and the hat of wrongness Salem's Avatar
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    > while (!feof(ifp))
    After nearly 1000 posts, and nearly 2 years, and you're still doing this
    If you dance barefoot on the broken glass of undefined behaviour, you've got to expect the occasional cut.
    If at first you don't succeed, try writing your phone number on the exam paper.
    I support http://www.ukip.org/ as the first necessary step to a free Europe.

  4. #4
    SAMARAS std10093's Avatar
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    Thank you salem for the reminder.

    I change the relative part to this
    Code:
                  /* Read characters from source file to fill buffer */
      while( ( n = fread(buf, sizeof(char), sizeof(buf), ifp) ) != 0 ){
                              /* Write characters read to target file */
        fwrite(buf, sizeof(char), n, ofp);
      }

  5. #5
    SAMARAS std10093's Avatar
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    Quote Originally Posted by Salem View Post
    > while (!feof(ifp))
    After nearly 1000 posts, and nearly 2 years, and you're still doing this
    Why salem is yelling at me (which i thank him for)
    Why it's bad to use feof as control of the loop
    rogster001 likes this.

  6. #6
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    Since this is really serial port programming, just via an FTDI-USB bridge, I recommend using low-level I/O in unistd.h instead. See open(), close(), fcntl(), read() and write() for details. To set the baud rate and other serial port settings, use termios.h. See man 3 termios for the details.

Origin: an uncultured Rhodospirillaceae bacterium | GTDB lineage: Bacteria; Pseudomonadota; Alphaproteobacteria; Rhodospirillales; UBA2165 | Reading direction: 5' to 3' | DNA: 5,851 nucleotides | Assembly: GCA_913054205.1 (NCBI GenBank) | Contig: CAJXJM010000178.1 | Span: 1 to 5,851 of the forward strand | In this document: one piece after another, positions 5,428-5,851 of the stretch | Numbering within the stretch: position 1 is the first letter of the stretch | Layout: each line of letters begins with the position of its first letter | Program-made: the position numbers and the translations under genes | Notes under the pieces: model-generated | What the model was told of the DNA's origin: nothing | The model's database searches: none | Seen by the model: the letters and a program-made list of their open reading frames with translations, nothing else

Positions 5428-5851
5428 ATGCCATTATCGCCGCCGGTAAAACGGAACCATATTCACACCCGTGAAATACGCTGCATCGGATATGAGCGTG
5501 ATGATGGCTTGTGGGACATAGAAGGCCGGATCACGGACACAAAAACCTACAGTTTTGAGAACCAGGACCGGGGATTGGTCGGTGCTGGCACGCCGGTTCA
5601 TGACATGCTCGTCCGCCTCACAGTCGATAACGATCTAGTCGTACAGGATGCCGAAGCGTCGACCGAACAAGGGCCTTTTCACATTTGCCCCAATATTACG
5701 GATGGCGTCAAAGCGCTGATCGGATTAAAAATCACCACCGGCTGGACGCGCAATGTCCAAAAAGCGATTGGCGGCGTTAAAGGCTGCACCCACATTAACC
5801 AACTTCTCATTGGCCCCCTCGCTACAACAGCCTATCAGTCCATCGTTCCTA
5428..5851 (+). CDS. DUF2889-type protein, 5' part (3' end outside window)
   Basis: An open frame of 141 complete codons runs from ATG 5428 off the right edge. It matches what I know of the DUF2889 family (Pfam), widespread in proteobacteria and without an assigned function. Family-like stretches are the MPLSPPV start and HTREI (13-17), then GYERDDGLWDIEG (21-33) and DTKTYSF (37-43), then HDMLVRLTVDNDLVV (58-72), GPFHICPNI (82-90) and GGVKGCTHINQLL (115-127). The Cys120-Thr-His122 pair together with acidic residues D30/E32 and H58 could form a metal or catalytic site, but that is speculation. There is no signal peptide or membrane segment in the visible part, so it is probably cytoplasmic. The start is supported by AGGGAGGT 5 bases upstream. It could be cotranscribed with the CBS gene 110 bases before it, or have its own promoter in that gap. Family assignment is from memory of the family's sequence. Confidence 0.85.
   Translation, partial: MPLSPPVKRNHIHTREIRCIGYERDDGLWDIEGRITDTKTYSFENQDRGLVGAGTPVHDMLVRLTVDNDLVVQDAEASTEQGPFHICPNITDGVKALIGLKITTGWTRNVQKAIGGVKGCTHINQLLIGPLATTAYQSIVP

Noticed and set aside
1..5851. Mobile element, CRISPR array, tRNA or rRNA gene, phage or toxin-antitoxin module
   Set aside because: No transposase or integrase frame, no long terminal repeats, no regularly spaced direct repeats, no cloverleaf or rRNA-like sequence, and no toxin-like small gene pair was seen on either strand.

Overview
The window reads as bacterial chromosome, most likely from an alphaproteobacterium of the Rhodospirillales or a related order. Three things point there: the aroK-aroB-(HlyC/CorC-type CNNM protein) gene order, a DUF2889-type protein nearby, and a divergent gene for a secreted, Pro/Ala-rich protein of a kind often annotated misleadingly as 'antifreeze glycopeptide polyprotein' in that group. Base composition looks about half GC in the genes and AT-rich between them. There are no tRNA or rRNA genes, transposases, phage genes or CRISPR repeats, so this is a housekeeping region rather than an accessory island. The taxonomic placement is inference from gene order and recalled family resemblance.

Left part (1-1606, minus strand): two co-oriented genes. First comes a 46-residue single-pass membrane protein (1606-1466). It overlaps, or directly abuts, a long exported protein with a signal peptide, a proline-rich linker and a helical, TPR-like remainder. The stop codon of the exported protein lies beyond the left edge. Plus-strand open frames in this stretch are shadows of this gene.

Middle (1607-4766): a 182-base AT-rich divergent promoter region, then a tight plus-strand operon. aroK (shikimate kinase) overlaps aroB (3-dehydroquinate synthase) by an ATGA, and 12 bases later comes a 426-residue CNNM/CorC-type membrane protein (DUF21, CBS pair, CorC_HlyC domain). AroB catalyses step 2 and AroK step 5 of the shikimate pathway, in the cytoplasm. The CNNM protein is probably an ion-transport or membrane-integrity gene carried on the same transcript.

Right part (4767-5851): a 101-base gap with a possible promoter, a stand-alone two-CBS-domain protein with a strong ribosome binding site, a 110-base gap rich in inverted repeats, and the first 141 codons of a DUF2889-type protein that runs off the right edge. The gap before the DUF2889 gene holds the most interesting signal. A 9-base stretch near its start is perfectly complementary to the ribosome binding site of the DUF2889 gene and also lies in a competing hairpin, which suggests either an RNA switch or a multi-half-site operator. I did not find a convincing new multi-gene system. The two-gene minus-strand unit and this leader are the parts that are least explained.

A key point to remember is that in all cases, the low-level read() and write() functions may, and will, return short counts. They are not guaranteed to read or write the number of chars you ask, so you absolutely have to always check the return values.

    There are two basic approaches you can take to implement a read or write timeout. First, you can use non-blocking I/O, in which case the function will return immediately if the data cannot be read/written. (It is then up to you whether you wait for a while and then retry, or if you want to do something else.) Second, you can use normal (blocking) I/O, but set up a signal -- usually SIGIO or SIGALRM -- to interrupt the blocking call if it takes too long.

    I really cannot say which approach is better, because it depends on the communications, latency requirements, and so on.

    I suspect blocking I/O is probably a bit easier to implement. Here is a very basic signal handler setup you can use for single-threaded applications: